Beyond Misinformation: Understanding and coping with the post-truth era

  title={Beyond Misinformation: Understanding and coping with the post-truth era},
  author={Stephan Lewandowsky and Ullrich K. H. Ecker and John Cook},
  journal={Journal of applied research in memory and cognition},

Science audiences, misinformation, and fake news

It is shown how being misinformed is a function of a person’s ability and motivation to spot falsehoods, but also of other group-level and societal factors that increase the chances of citizens to be exposed to correct(ive) information.

Countering Misinformation and Fake News Through Inoculation and Prebunking

ABSTRACT There has been increasing concern with the growing infusion of misinformation, or “fake news”, into public discourse and politics in many western democracies. Our article first briefly

What's so bad about misinformation?

It is argued that its negative effects extend far beyond the obvious ones of duping individuals with false or misleading beliefs, making all of us worse off, including the epistemically vigilant.

Misinformation Contagion: A View Through an Epidemiological Lens

Misinformation and disinformation have increasingly been a focus of public and media scrutiny in recent years. What differentiates past forms of misinformation from present-day are the new tools of

New conceptions of truth foster misinformation in online public political discourse

The spread of online misinformation is increasingly perceived as a major problem for societal cohesion and democracy [1, 2]. Much attention has focused on the role of social media as a vector of

Post-Truth: Hegemony on Social Media and Implications for Sustainability Communication

Contrary to what practice suggests, social media platforms may not be an appropriate forum for communicating with civil society about sustainability issues such as climate change. Misinformation

Political Misinformation

Misinformation occurs when people hold incorrect factual beliefs and do so confidently. The problem plagues political systems and is exceedingly difficult to correct. In this review, we assess the

Perceived Exposure and Concern for Misinformation in Different Political Contexts: Evidence From 27 European Countries

Political misinformation is becoming an increasingly central topic in both public and academic debate. The main normative concern is that the diffusion of false political news might lead to distorted

Beyond Misinformation: Survival Alternatives for Nigerian Media in the “Post-Truth” Era

Abstract An enduring democracy is anchored on a strong information base and media are seen as one of the most important allies of the democratic process. However, media in Nigeria have been accused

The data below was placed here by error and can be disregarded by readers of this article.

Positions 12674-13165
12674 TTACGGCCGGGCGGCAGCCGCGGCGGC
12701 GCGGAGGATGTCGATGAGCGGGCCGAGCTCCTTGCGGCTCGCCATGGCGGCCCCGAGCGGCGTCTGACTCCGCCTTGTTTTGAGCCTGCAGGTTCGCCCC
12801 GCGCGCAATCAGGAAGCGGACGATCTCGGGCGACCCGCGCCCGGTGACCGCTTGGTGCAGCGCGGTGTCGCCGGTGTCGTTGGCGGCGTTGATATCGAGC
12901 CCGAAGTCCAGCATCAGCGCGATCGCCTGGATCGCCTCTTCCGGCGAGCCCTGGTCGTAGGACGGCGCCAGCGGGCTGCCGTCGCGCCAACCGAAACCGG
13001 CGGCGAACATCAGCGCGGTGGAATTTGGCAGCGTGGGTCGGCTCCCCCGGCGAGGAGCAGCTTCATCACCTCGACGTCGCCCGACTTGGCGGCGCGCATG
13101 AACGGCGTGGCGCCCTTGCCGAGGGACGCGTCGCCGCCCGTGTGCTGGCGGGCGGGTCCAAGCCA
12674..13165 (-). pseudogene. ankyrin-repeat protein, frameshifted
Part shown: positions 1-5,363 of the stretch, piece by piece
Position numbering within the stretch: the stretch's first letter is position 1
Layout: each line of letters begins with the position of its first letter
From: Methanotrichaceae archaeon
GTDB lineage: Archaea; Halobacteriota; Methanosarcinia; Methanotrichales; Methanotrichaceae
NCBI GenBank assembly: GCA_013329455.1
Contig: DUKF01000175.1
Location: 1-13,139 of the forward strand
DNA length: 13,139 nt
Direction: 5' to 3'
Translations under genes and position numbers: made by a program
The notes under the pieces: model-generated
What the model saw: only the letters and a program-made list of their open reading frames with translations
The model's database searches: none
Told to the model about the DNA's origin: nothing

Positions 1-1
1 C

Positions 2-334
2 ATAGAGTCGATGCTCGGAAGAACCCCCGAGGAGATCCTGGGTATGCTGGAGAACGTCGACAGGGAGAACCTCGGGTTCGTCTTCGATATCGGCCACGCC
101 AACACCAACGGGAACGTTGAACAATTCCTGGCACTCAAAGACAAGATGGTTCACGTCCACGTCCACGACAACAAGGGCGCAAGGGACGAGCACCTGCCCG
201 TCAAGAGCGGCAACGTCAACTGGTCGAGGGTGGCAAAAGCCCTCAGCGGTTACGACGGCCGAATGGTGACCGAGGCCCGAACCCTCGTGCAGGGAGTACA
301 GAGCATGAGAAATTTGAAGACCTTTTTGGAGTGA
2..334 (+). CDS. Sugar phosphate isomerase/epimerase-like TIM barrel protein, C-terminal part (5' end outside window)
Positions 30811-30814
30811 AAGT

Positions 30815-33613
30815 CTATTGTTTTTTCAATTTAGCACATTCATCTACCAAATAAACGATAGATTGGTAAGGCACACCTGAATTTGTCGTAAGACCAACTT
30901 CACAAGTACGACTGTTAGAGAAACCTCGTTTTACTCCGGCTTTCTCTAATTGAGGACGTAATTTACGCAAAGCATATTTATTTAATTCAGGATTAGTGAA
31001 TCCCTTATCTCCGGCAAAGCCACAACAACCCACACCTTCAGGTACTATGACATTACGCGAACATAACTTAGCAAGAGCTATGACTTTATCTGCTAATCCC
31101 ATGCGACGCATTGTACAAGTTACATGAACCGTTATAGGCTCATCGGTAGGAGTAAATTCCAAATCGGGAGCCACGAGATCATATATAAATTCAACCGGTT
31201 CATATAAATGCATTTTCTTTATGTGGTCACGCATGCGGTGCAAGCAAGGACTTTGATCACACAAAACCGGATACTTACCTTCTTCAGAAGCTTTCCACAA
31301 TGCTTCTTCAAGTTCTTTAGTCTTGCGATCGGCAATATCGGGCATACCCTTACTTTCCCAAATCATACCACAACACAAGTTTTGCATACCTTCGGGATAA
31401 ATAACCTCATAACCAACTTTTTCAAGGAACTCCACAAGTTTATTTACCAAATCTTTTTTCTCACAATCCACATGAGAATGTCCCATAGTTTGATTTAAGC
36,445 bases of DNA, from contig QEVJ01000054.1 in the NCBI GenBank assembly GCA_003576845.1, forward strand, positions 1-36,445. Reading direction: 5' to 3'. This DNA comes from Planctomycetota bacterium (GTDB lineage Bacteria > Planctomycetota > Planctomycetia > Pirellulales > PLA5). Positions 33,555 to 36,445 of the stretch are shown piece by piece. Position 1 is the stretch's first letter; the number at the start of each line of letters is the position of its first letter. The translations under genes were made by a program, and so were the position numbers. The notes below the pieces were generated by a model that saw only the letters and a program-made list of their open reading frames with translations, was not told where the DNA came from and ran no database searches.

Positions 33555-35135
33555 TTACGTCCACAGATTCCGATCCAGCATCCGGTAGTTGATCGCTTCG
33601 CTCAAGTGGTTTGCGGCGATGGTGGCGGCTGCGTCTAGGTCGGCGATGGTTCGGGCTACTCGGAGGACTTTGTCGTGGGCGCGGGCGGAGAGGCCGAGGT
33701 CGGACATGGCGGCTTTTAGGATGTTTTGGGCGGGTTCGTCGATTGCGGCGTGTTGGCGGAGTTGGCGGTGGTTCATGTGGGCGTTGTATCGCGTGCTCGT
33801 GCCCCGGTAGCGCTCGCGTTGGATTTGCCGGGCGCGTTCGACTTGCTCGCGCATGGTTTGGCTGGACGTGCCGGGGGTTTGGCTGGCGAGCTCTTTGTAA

Misinformation and How to Correct It

This essay summarizes research into misinformation, bringing together studies from psychology, political science, education, and computer science to provide guidelines on how to effectively refute misconceptions without risking backfire effects.

Misinformation and Its Correction

Recommendations may help practitioners—including journalists, health professionals, educators, and science communicators—design effective misinformation retractions, educational tools, and public-information campaigns.

Processing political misinformation: comprehending the Trump phenomenon

Findings suggest that people use political figures as a heuristic to guide evaluation of what is true or false, yet do not necessarily insist on veracity as a prerequisite for supporting political candidates.

Inoculating the Public against Misinformation about Climate Change

The current research bridges the divide by exploring how people evaluate and process consensus cues in a polarized information environment and evidence is provided that it is possible to pre‐emptively protect public attitudes about climate change against real‐world misinformation.

Making the truth stick & the myths fade: Lessons from cognitive psychology

Summary: Erroneous beliefs are difficult to correct. Worse, popular correction strategies, such as the myth-versus-fact article format, may backfire because they subtly reinforce the myths through

How Facebook, fake news and friends are warping your memory

It is shown that social networks powerfully shape memory, and that people need little prompting to conform to a majority recollection — even if it is wrong.

Undermining the Corrective Effects of Media‐Based Political Fact Checking? The Role of Contextual Cues and Naïve Theory

Media-based fact checking contributes to more accurate political knowledge, but its corrective effects are limited. We argue that biographical information included in a corrective message, which is

From Incivility to Outrage: Political Discourse in Blogs, Talk Radio, and Cable News

Most research on incivility in American politics focuses on its effects on citizens' political attitudes and behaviors, in spite of remarkably little data on the extent to which political discourse

Misunderstanding the Internet

The book throughout is marked by an ethical seriousness and a careful attention to empirical work, and Couldry’s ability to handle an amazingly diverse set of sources is truly impressive.